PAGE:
Rather, he says, a “retired serial killer” stops because of declining opportunities: “It’s more physical than social. A 70-year-old man can’t overpower someone in their 20s.”
Samuel Little’s physical make-up helped make him an exception. A former prizefighter who grew up boxing in prisons, Little was physically imposing. He says he beat women unconscious before choking them to death.
Elder’s serial murder is rare, but not completely unheard of.
In the 1980s, senior-citizen husband-and-wife duo Ray and Faye Copeland killed five drifters on their Missouri farm, shooting them each in the head and burying their bodies in barns. Eventually, the Copelands were apprehended, convicted and sentenced to death. At the time, Ray, 75, became the oldest death-row inmate in the U.S. (The current record for oldest person to have been on death row is held by Water Moody Jr., who, at 83, was executed in Alabama in April 2018.) Ray died while in prison. Faye had her death sentence commuted to life in prison in 1999. At the time, she was the oldest woman on death row at 77. Faye received medical parole in 2002 after suffering a stroke in prison and passed away in a nursing home in January 2004.
Still, Berger says that lack of physical strength among the elderly means they rarely aim their aggression at strangers, and that the sadistically inclined will shift focus to their intimates in their later years, hurting those around them.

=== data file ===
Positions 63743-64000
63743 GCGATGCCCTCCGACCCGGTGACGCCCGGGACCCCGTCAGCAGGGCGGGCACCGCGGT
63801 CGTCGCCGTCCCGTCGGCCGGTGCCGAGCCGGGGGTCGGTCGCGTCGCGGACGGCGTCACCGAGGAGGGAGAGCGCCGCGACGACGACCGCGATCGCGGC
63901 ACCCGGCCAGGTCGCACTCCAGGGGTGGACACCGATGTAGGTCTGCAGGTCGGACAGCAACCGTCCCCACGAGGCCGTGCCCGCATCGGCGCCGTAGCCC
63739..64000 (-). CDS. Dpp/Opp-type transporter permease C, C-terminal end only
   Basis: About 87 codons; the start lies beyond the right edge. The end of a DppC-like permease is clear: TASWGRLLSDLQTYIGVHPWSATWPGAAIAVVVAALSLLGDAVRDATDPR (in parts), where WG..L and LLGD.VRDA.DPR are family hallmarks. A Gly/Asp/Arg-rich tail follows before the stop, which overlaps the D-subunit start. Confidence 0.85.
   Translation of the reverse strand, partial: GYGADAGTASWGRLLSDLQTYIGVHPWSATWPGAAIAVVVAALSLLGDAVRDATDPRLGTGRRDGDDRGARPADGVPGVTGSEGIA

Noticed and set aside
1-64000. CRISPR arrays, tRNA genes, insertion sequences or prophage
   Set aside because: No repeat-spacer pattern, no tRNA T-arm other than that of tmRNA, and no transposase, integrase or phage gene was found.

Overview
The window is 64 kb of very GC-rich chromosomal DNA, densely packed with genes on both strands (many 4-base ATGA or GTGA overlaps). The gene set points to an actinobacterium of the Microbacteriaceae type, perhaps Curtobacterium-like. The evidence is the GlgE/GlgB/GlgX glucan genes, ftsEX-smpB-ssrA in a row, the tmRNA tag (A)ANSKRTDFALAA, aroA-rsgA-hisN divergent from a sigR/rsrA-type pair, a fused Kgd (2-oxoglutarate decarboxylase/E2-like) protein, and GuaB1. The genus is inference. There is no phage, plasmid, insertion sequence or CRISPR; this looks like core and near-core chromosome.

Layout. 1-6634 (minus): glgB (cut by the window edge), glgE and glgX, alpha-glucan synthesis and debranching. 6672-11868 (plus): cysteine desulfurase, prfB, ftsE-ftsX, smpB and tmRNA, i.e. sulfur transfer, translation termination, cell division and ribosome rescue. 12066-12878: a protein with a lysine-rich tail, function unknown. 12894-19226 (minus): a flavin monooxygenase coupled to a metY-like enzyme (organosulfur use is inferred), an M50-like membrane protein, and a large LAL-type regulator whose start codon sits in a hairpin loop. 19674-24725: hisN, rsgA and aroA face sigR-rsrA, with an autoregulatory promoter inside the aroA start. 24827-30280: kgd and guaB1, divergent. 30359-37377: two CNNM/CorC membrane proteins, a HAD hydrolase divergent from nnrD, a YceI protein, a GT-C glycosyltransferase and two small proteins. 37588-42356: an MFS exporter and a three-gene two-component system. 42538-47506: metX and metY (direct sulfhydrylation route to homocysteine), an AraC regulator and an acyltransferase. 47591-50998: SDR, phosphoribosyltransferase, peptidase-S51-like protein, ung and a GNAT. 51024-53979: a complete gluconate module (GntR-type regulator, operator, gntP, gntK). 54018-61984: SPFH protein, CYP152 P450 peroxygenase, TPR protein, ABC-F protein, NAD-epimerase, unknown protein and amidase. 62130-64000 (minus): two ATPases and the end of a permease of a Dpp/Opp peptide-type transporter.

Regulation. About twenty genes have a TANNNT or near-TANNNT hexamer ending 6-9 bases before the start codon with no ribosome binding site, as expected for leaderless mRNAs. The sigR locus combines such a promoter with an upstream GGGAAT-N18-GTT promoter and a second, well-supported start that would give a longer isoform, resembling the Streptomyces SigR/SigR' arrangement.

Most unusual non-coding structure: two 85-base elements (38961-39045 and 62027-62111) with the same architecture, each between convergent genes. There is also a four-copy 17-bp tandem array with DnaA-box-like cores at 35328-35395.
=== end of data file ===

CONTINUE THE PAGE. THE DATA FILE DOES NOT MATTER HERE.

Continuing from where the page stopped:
“Most of the violence elderly men commit is domestic abuse,” Berger says, adding that sexual assault rates are higher than many people might expect in assisted-living facilities.
“People become less inhibited,” as they age, Berger says, adding, “you might notice elderly men can become very forward and crude… People’s need to dominate and sexually control other people doesn’t recede that much” with age.
Uggen agrees there’s evidence that sexual assault is less correlated with age than a lot of other criminal offenses.
“The age-crime curve looks different for sexual assault than it does for auto theft,” says Uggen. “It’s not that it’s flat—it just declines more slowly than other offenses,” he says, adding that the “peak” of the age-crime curve for sexual assault is also less pronounced than most other crimes.